Chapel of Saint-Étienne de Guer

Guer, France

Chapelle Saint-Étienne de Guer is the oldest surviving chapel in Brittany. It was probably built in the 9th century, but there are several remains of Gallo-Roman times. The chapel was joined to Paimpont Abbey in 1399 and there are fine mural paintings from the early 1400s. The next restoration was made in 1631.

References:

Comments

Your name



Address

Saint-Étienne 734, Guer, France
See all sites in Guer

Details

Founded: 9th century
Category: Religious sites in France
Historical period: Frankish kingdoms (France)

Rating

4.3/5 (based on Google user reviews)

User Reviews

Laetitia Pihery (3 years ago)
Christine AVIGNON (3 years ago)
A découvrir ! (je recommande la visite guidée, très intéressante !)
Dominique P (3 years ago)
Une superbe chapelle qui mérite le détour! Nous y sommes allés un peu par hasard après la visite du site mégalithique de Monteneuf et nous avons été ravis par l'accueil du guide et ses connaissances! Nous en profitons pour le remercier de nous avoir fait partager ce moment en nous expliquant des choses passionnantes sur ce très vieux prieuré! Visite sympa à recommander mais avec les explications du guide! Un lieu peu connu mais qui mérite d'être visité!
Gaelle Mlbrt (3 years ago)
Site magnifique et guide très compétent. À ne pas manquer
SABRINNA MOREL (4 years ago)
Le jeu de piste "le secret d'apolline" était intéressant.
Powered by Google

Featured Historic Landmarks, Sites & Buildings

Historic Site of the week

Seville Cathedral

Seville's cathedral, Santa Maria de la Sede, is the largest Gothic cathedral in the world, and is recognised as UNESCO World Heritage. After its completion in the early 16th century, Seville Cathedral supplanted Hagia Sophia as the largest cathedral in the world, a title the Byzantine church had held for nearly a thousand years.

History

The basilica occupies the site of the great Aljama mosque, built in the late 12th century by the Almohads, the ruling Moorish dynasty, of which the only remaining parts are the Patio de Naranjas, the Puerta del Perdon (on Calle Alemanes, on the north side), and the Giralda (formerly the minaret, now the belltower).

Shortly after Seville's conquest by Ferdinand III, the mosque was converted into the city's cathedral. Its orientation was changed and its spaces partitioned and adorned to suit Christian worship practices. The internal space was gradually divided into chapels by constructing walls in the bays along the northern and southern walls. Almost the entire eastern half of the cathedral was occupied by the royal chapel that would hold the bodies of Ferdinand, his wife and Alfonso the Wise.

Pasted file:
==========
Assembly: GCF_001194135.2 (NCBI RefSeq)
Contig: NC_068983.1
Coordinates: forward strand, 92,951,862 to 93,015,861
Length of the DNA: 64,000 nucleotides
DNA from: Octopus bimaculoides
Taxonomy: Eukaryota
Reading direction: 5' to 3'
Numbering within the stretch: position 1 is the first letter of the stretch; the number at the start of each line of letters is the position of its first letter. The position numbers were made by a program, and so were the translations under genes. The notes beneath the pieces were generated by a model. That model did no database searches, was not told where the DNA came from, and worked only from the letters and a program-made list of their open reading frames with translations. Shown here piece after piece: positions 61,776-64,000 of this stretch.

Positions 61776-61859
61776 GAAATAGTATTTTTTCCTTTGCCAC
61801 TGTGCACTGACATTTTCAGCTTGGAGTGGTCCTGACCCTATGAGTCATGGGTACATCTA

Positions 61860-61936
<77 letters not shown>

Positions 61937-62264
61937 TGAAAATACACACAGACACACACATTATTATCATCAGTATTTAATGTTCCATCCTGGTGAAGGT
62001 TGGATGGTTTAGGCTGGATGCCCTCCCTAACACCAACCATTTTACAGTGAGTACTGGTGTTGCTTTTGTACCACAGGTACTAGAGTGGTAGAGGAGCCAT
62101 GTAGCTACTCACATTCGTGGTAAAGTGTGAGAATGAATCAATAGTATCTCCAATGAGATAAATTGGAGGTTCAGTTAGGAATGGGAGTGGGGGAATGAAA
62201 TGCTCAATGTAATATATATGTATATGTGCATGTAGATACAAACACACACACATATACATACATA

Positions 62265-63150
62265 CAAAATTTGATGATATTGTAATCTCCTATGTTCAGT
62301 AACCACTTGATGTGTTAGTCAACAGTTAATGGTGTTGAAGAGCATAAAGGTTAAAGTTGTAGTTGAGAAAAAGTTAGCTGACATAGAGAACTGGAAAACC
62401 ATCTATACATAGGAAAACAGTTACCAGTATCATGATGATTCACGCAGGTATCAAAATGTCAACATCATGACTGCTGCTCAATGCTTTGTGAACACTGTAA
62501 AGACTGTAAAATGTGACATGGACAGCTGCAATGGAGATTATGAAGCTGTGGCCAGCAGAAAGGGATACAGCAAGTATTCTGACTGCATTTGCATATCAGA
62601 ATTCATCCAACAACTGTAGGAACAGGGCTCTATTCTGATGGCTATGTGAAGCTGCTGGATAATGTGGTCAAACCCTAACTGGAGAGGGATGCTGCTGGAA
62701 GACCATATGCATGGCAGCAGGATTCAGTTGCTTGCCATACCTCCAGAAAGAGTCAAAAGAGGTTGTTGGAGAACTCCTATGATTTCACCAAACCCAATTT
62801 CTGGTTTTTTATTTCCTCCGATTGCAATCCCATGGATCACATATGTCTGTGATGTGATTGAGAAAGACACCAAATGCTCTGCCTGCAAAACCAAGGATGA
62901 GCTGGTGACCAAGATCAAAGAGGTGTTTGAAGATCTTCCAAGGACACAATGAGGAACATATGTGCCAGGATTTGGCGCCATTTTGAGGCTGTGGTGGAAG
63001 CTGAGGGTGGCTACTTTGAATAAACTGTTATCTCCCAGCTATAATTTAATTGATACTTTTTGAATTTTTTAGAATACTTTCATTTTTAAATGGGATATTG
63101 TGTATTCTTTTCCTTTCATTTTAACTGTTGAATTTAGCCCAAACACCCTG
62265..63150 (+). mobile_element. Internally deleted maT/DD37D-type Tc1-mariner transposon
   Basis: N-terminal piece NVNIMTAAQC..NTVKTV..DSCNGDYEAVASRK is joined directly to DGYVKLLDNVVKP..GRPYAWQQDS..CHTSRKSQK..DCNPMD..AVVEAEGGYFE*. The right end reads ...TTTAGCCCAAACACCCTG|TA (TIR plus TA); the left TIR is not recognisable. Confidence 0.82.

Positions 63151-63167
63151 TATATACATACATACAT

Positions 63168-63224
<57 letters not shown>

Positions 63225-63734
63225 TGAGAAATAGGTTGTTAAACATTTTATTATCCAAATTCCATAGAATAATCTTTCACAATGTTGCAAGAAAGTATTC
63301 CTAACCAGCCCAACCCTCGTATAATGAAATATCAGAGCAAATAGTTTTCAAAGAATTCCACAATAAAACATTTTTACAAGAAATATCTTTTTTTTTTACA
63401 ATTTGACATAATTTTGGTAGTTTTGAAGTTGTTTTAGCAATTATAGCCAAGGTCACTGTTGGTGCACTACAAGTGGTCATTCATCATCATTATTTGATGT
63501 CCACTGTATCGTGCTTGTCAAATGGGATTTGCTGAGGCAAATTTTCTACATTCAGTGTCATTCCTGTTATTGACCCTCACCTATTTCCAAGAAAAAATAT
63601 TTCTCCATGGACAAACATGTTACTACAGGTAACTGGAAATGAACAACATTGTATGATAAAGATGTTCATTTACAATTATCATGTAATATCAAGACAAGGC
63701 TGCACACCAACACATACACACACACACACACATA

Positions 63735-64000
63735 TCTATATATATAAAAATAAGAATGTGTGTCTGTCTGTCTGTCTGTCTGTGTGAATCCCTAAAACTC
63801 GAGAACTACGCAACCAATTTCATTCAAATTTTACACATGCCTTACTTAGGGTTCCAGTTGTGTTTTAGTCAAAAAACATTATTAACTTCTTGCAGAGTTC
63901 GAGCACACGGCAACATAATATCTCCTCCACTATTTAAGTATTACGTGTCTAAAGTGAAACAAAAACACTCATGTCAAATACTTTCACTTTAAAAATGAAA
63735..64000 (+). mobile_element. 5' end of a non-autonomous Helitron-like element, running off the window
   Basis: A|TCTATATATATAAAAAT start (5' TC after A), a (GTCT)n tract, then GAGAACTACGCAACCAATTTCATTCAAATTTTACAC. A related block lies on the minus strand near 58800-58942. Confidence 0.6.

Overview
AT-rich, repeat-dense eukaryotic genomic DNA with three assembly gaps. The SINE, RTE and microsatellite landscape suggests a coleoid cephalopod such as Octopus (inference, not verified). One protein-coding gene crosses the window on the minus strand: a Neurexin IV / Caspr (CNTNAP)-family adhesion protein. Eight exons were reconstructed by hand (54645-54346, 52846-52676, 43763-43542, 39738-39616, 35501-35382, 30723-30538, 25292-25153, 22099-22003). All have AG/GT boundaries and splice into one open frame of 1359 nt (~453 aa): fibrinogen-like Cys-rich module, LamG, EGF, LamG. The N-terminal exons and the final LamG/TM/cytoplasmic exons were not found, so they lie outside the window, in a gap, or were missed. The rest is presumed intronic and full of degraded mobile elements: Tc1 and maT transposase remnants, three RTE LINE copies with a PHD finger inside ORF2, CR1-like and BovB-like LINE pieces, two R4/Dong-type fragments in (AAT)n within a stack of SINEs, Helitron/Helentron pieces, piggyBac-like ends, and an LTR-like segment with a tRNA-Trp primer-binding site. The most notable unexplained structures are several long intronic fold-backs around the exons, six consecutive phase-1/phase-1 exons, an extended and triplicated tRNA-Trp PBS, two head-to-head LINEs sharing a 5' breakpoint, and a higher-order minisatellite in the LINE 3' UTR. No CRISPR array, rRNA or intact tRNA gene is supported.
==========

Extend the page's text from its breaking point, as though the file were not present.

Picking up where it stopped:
In 1401, city leaders decided to build a new cathedral to replace the grand mosque that served as the cathedral until then. Construction continued until 1506. The clergy of the parish offered half their stipends to pay for architects, artists, stained glass artisans, masons, carvers, craftsman and labourers and other expenses. Five years after construction ended, in 1511, the crossing lantern, or cimborrio, collapsed and work on the cathedral recommenced. The crossing again collapsed in 1888 due an earthquake, and work on the dome continued until at least 1903.

Architecture

The interior has the longest nave of any cathedral in Spain. The central nave rises to a height of 42 metres. In the main body of the cathedral, the most noticeable features are the great boxlike choir loft, which fills the central portion of the nave, and the vast Gothic retablo of carved scenes from the life of Christ. This altarpiece was the lifetime work of a single craftsman, Pierre Dancart.

The Capilla Mayor (Great Chapel), dominated by a vast Gothic retablo (altarpiece) comprised of 45 carved scenes from the life of Christ, as well as Santa Maria de la Sede, the cathedral's patron saint. The lifetime's work of a single craftsman, Pierre Dancart, this is the ultimate masterpiece of the cathedral - the largest and richest altarpiece in the world and one of the finest examples of Gothic woodcarving anywhere.

The Giralda is the bell tower of the Cathedral of Seville. Its height is 105 m. The Giralda is the former minaret of the mosque that stood on the site under Muslim rule, and was built to resemble the minaret of the Koutoubia Mosque in Marrakech, Morocco. It was converted into a bell tower for the cathedral after the Reconquista, although the topmost section dates from the Renaissance.

The tomb of Christopher Columbus is one of the main attractions of the cathedral for visitors, housing the remains of the great explorer who died in poverty in Valladolid. The tomb itself is more recent, from the 1892, with four bearers presenting the kingdoms of Castile, Leon, Aragon and Navarra.